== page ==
The authors contributed equally.
M. Kukar-Kinney Robins School of Business, University of Richmond, Richmond, VA 23173, USA e-mail:
A. G. Close (*) University of Nevada, Las Vegas, 4505 Maryland Parkway, Las Vegas, NV 89154-6010, USA e-mail: forces behind virtual cart use and the inhibitors to making an online purchase will help online retailers better understand their shoppers’ product interests and create more consumer-friendly sites. Despite widespread online cart abandonment and popular press touting the behavior, scholars have yet to examine what determines this consumer behavior. Hence, the purpose of the present research is to fill this gap in the literature. Because it is a new topic of scholastic inquiry, we provide a broad examination across product categories. The key theoretical contribu- tion is the development of a framework to identify drivers of electronic cart abandonment and explain why it occurs. We also determine how certain drivers of online cart abandonment help explain an online shop- pers’ decision to make the purchase at a traditional, land-based retailer. Consequently, the research offers implications for online retailers with respect to increas- ing conversion rates from online shopping to buying as well as for multi-channel management.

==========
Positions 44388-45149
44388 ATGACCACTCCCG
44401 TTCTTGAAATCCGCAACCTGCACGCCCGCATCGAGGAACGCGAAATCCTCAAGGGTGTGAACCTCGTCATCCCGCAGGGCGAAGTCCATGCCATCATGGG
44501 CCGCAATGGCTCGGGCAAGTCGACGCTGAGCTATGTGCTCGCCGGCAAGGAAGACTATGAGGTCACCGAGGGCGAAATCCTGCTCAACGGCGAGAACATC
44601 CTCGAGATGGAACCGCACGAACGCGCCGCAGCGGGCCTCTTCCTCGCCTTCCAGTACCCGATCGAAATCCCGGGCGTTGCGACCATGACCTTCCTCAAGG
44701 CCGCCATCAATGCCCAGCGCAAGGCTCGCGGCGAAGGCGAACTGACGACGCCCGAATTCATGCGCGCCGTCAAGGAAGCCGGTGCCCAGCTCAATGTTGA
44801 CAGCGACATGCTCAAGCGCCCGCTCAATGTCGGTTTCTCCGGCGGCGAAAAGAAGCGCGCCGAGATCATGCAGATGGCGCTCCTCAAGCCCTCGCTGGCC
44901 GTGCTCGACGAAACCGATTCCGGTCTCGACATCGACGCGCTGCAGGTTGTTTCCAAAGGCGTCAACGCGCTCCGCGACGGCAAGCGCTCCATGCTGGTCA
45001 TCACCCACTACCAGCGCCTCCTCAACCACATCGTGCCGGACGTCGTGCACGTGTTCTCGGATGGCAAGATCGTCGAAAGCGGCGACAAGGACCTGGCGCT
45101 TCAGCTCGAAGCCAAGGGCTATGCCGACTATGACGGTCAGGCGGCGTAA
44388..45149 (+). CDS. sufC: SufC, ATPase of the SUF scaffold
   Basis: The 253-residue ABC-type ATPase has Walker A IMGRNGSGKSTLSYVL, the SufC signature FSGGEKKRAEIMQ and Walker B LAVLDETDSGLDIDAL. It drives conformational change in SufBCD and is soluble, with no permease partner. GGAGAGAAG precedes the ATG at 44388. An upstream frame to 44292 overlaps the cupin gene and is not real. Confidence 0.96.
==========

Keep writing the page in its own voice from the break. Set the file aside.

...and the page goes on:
Theoretical background: buyer and non-buyer behavior
Purchase inhibitors